Quote:
Originally Posted by RJman View Post
Save me Raptor Jeebus.

I have to admit: half the time, I only half-understand what you're getting at. I can only assume that I've been scornfully disciplined and I should retreat to the corner of the room.
post #115 of 281
Quote:
Originally Posted by Brad View Post
You may well be right. I was under the impression it was only the first year. As you can tell, I didn't go to Yale.
Do you know what the policy at Cal was when Chief Justice Warren was there? I imagine he's one of your favorite jurists.

Cal's Golden Age was probably from the Phoebe Hearst days up through the early '60s. They bought a lot of high priced Ivy League (sorry guys!) talent, and set them up in kick ass houses in Clairemont and the Hills. It was seriously cheap in those days to live there, compared to the East. They had what was basically a top-notch faculty, as good or better than the Ivies. But they focused hardly at all on undergraduate education. And frankly the school was not that selective. If you were really a star, you went to Stanford, or you went back east. So at the undergrad level it was sort of uninspiring, but solid. At the graduate level it was all top of the line. For the Glory of the State!

That is sort of still true, but a lot of it is vapor, the fumes of its past reputation. Clark Kerr took a wrecking ball to the place with his "Master Plan for Higher Education," and Mario Savio and his crew did the rest.
post #116 of 281
Thread Starter 
Quote:
Originally Posted by mafoofan View Post
But my school taught me to be careful of reckless assumptions when making arguments. I also learned that it's foolish to counter a person's argument by attacking his motivations.
Oh give it a fucking rest. Everybody who takes Philosophy 101 learns that.
post #117 of 281
Quote:
Originally Posted by Ambulance Chaser View Post
Yale Law is an interesting place. I spent my first summer working with a Yale student who said he didn't learn Erie in his civil procedure class.
They don't teach jurisdiction in Civ Pro at Berkeley. What is this Erie you speak of?

Quote:
Originally Posted by mafoofan View Post
I have to admit: half the time, I only half-understand what you're getting at. I can only assume that I've been scornfully disciplined and I should retreat to the corner of the room.
No no, entertain us.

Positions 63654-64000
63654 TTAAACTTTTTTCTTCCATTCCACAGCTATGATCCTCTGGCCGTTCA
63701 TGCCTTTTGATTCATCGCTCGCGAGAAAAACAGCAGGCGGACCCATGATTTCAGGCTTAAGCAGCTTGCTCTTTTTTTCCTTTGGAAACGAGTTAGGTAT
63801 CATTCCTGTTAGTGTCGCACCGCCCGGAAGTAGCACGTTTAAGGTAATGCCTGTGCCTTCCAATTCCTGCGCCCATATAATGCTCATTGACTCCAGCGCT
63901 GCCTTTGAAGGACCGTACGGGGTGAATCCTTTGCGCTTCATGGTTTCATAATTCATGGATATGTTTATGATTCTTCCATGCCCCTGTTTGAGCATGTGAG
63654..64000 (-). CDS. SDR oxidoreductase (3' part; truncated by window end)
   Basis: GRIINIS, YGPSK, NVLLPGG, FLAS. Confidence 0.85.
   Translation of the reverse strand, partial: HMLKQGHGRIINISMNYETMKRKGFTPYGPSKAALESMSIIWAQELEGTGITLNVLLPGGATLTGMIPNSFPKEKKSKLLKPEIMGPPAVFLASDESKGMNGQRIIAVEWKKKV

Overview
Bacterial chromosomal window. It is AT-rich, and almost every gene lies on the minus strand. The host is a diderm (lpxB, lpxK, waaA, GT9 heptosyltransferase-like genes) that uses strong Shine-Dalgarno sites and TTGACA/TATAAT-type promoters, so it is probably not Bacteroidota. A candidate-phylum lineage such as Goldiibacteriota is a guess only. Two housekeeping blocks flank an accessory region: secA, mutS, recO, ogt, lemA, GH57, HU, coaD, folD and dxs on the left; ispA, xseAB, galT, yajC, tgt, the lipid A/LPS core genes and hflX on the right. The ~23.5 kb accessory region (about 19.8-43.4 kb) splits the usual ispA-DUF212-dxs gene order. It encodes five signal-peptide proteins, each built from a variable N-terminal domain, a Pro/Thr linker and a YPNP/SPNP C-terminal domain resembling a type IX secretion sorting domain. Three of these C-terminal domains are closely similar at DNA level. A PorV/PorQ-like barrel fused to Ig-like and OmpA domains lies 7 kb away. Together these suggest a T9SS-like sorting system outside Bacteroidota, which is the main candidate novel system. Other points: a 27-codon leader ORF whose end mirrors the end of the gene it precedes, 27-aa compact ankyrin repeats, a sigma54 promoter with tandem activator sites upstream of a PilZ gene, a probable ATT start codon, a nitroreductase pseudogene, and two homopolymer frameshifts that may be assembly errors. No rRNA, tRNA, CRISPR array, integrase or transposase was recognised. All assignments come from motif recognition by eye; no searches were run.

Quote:
Originally Posted by Manton View Post
Cal's Golden Age was probably from the Phoebe Hearst days up through the early '60s. ...That is sort of still true, but a lot of it is vapor, the fumes of its past reputation. Clark Kerr took a wrecking ball to the place with his "Master Plan for Higher Education," and Mario Savio and his crew did the rest.
A friend who was a grad student there told me that there are still parking spaces marked "Reserved for Nobel Prize Winners" on campus. Another time. Sigh.
post #118 of 281
Quote:
Originally Posted by mafoofan View Post
I never doubted or denied that there are others much smarter than me. As for success, I'm still in school, so I really can't claim any. I have never said that all smart people went to an Ivy League school; rather, the point is that Ivy League students are generally smart. You challenged this notion by claiming that Ivy League students are not generally smarter than the average person--according to you, they are only wealthier.


You're a little ridiculous. You take issue with me saying that on average Ivy league students are wealthier and you have a blog where you post your custom made clothing purchased while you are still a student....

Ivy league students generally are pretty intelligent (I said this in my original post), but not of any more exceptional intelligence than students at many of the fine state schools across this country.
post #119 of 281
Quote:
Originally Posted by RJman View Post
They don't teach jurisdiction in Civ Pro at Berkeley. What is this Erie you speak of?

No no, entertain us.


A friend who was a grad student there told me that there are still parking spaces marked "Reserved for Nobel Prize Winners" on campus. Another time. Sigh.

That's awesome.
post #120 of 281
Quote:
Originally Posted by RJman View Post
They don't teach jurisdiction in Civ Pro at Berkeley. What is this Erie you speak of?

No no, entertain us.


A friend who was a grad student there told me that there are still parking spaces marked "Reserved for Nobel Prize Winners" on campus. Another time. Sigh.

Yes, in front of the Physics Lecture Hall on Mining Circle. I don't think that actually is another time, I think it still exists.

I must say, architecturally, it is a magnificent campus in most respects. Much better than Stanford, which we used to derided as the World's Largest Taco Bell.

Wait, are we allowed to bash other schools in this thread, or is that snobbish?